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A Coffee in Berlin
A Long Day’s Journey into Night

Still image from "A Coffee in Berlin", by Jan Ole Gerster, 2012
Niko Fischer (Tom Schilling) in "A Coffee in Berlin" | Courtesy of Music Box Films

Jan Ole Gerster’s A Coffee in Berlin takes the audience on a young man’s search for meaning – and an ever elusive cup of plain, black brew.

By Karsten Kastelan

When A Coffee in Berlin premiered at the Munich International Film festival in July 2012, it was met with some bewilderment by the mostly Bavarian audience. Many did not seem to “get” the film, which veers effortlessly between comedy and utterly tender moments of longing and sadness.

But there is another possible explanation as to why many citizens of the clean, efficient, and expensive southern part of Germany did not immediately embrace this film, which chronicles a young slacker’s eventful day in Germany’s capital: it is very typical of the city it was shot in, its people, its rhythms. Berlin is not like other European capitals. It is (even today) comparatively cheap to live in. It’s quite vibrant, but moves along at a leisurely pace. And all the little things that would drive a proper Bavarian up the wall, like non-functioning vending machines, graffiti, ludicrously serious off-theatre performances, and bars where German is rarely spoken or understood, are met here with Prussian stoicism.

A Coffee in Berlin begins with Niko Fischer (Tom Schilling) casually breaking up with his girlfriend (Katharina Schüttler) without telling her. He declines her sweet, but rather desperate offer of a cup of coffee – which he will regret, as he’ll spend the rest of his day trying to get some much needed caffeine. He does not yet know what fate has in store for him, which will be a handful. He’ll flunk the mandatory psychological evaluation for getting his license back after a DUI, run into a former schoolmate (Friederike Kempter), whom he treated cruelly in the past and who will enact a form of therapeutic revenge sex on him later. He will go to a movie set filled with fake Nazis. His father (Ulrich Noethen) will cut him off financially. And he will run into an odd assortment of typical Berliners: a neurotic theatre director (Steffen Jürgens), an alcohol-fueled, violent Berlin-youth (Frederick Lau), an overzealous ticket inspector (RP Kahl), and a sad, sweet old man (Michael Gwisdek) who forlornly recounts the day his father told him to throw a stone through the window of a Jewish store.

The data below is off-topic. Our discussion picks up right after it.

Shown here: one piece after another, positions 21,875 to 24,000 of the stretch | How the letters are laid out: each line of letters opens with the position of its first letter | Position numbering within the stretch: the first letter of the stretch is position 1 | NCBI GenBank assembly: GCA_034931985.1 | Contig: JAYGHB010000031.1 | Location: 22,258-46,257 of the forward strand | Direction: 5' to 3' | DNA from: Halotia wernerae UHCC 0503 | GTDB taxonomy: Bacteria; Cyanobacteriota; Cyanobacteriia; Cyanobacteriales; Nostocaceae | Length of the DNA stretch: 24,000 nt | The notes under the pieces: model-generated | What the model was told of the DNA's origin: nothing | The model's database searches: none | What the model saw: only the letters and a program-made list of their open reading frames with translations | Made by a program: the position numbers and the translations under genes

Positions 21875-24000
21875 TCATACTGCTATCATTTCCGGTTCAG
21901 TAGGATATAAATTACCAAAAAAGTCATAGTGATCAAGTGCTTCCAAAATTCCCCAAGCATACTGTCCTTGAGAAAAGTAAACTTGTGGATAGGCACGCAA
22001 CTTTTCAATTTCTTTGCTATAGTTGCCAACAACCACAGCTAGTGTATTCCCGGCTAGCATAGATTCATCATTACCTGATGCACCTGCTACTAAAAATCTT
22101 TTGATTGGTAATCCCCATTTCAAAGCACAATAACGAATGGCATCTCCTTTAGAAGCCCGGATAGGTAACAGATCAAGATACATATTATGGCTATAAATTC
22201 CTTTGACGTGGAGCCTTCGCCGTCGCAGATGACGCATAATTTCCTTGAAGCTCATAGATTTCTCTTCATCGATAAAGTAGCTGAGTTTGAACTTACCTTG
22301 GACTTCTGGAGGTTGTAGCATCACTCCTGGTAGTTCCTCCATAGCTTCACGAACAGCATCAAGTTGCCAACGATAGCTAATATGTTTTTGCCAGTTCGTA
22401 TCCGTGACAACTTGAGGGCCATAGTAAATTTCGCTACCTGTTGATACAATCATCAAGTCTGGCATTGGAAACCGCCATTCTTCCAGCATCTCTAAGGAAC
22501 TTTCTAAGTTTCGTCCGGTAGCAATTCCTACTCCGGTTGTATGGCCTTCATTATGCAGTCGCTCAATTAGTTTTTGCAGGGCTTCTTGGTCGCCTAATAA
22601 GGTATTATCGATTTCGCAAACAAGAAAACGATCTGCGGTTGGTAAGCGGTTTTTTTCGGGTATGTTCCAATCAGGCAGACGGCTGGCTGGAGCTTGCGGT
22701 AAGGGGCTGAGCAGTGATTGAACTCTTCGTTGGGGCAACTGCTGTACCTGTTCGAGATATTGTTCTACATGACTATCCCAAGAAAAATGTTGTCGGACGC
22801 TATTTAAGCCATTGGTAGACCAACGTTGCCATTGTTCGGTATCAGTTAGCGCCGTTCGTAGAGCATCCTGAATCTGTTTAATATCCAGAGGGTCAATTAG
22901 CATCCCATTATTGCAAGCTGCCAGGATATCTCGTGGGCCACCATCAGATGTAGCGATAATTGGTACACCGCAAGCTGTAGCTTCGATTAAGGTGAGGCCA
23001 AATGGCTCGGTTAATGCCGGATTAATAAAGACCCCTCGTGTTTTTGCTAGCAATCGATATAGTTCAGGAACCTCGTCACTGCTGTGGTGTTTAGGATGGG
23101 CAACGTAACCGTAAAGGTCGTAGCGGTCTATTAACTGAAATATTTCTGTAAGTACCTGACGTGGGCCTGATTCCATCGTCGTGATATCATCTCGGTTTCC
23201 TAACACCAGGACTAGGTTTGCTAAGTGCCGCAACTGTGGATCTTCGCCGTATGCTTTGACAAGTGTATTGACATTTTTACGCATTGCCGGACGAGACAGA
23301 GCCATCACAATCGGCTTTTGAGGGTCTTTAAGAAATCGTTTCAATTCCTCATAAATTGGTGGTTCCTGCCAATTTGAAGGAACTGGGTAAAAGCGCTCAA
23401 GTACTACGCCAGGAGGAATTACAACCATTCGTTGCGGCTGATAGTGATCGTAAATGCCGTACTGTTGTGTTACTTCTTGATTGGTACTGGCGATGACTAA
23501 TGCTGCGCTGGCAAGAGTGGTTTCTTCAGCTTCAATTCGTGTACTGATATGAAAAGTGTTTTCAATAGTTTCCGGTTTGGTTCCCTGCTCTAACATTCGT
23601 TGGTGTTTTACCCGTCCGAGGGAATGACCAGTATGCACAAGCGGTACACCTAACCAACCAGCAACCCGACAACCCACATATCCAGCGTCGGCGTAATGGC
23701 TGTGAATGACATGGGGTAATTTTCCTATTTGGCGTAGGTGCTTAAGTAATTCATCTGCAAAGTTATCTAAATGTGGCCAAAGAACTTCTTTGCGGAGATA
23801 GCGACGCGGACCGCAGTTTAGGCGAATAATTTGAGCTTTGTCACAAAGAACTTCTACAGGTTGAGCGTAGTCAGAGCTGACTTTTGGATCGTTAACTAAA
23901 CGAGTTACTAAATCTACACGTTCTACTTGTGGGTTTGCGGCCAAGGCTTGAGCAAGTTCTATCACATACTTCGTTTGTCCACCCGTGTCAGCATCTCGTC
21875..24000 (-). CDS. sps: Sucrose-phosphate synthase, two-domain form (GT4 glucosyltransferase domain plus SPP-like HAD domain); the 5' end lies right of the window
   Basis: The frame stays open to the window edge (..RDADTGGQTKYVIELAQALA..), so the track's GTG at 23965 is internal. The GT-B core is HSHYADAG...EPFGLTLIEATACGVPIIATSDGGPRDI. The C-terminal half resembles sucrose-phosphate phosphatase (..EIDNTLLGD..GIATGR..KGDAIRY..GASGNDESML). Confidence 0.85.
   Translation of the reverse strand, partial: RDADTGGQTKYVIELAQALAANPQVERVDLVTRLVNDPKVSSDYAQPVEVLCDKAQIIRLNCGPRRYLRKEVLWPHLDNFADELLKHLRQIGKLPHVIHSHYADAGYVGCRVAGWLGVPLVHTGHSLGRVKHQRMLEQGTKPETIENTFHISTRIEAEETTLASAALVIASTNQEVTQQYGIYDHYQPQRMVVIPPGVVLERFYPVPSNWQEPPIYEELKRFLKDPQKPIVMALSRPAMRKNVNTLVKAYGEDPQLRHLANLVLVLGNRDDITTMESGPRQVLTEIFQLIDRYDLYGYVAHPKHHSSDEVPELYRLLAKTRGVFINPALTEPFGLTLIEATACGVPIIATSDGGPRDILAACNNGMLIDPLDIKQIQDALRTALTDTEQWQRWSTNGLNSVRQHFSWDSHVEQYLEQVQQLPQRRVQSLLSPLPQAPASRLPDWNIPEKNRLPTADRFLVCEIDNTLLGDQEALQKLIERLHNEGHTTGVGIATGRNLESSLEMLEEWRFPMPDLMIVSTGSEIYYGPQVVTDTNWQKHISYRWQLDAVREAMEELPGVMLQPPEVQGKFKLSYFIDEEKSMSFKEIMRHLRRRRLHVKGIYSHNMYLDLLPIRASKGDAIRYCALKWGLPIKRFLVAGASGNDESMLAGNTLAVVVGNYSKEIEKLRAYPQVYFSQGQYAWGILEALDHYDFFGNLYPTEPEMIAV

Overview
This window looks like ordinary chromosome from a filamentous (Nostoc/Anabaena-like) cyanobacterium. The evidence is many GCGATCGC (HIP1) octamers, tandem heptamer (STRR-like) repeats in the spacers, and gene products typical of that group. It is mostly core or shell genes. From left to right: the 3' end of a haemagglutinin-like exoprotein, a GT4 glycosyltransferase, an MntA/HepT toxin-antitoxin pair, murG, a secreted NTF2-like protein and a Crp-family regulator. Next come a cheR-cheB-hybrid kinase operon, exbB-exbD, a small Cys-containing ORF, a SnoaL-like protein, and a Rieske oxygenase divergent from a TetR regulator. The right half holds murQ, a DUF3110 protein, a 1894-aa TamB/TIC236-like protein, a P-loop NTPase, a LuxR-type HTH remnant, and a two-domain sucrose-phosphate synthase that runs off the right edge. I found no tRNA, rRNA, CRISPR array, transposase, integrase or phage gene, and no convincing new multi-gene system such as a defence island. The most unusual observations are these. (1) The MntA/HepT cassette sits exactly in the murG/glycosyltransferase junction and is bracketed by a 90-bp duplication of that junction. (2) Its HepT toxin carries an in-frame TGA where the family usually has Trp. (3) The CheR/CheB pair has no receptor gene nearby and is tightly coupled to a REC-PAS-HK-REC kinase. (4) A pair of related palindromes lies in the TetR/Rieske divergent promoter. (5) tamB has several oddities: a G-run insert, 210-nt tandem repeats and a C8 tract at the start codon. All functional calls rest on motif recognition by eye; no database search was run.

All of this, shot in beautiful black-and-white and supported by an at times jazzy, at times classically minimalist piano-score, evokes a multitude of emotions. A Coffee in Berlin can be hysterically funny at times, but this mostly comes in the form of Fremdschämen, the vicarious embarrassment one feels when other people do things very badly. And there will be a lot of that because Murphy’s Law is very much in play here. Whatever can go wrong, will go wrong – like dropping a few Euros into a beggar’s donation cup, only to find out that your bank account is overdrawn and then trying to retrieve your last few morsels of cash. Or coming late to the opening of a play, only to have to navigate the tightly spaced seats under disapproving glances. Or finding out that the fat girl you made fun of in high school tried to commit suicide because of your constant teasing.  

But there are also the aforementioned tender moments. When a friend drags Niko to a drug-dealer’s apartment, he spends some time with the young entrepreneur’s senile grandmother (Lis Büttner) who is completely oblivious to her grandson’s endeavors and is perfectly content with her life. It is in those moments that one realizes that A Coffee in Berlin aims (and succeeds) at being much more than a travelogue or a comedy about the peculiarities of the German capital’s inhabitants. It is a film about the human condition; our fears, longings, and the feeble efforts we make each day to navigate our daily lives.

This only works because of Gerster’s uniquely observant screenplay, Philipp Kirsamer’s haunting black-and-white cinematography (which turns even the most familiar street into a uniquely cinematic setting), and Anja Siemens’ painstaking editing, which gives the film and its audience ample room to breathe and occasionally self-reflect. Not to forget the eclectic cast, which mixes young actors, then at the beginning of their careers, with seasoned veterans. A Coffee in Berlin marks Tom Schilling’s transition into a star with his quiet performance of a lost soul that has since placed him on top of every producer’s wish list. 

So when Nico finally manages to procures his coffee in Berlin, we don’t really know what his future will hold. He probably doesn’t either. But we wish him well – since his crazy journey through this unpredictable German metropolis is far from over.
 

Author

Karsten Kastelan Autorbild © Karsten Kastelan

Karsten Kastelan has been a Berlin-based correspondent for a variety of news-outlets since 1991, which have included The Hollywood Reporter, Screen International, Moving Pictures, and Die Welt. He has served as a jury member at the London, Dubai, Munich, Cairo and Palm Springs film festivals, among others.

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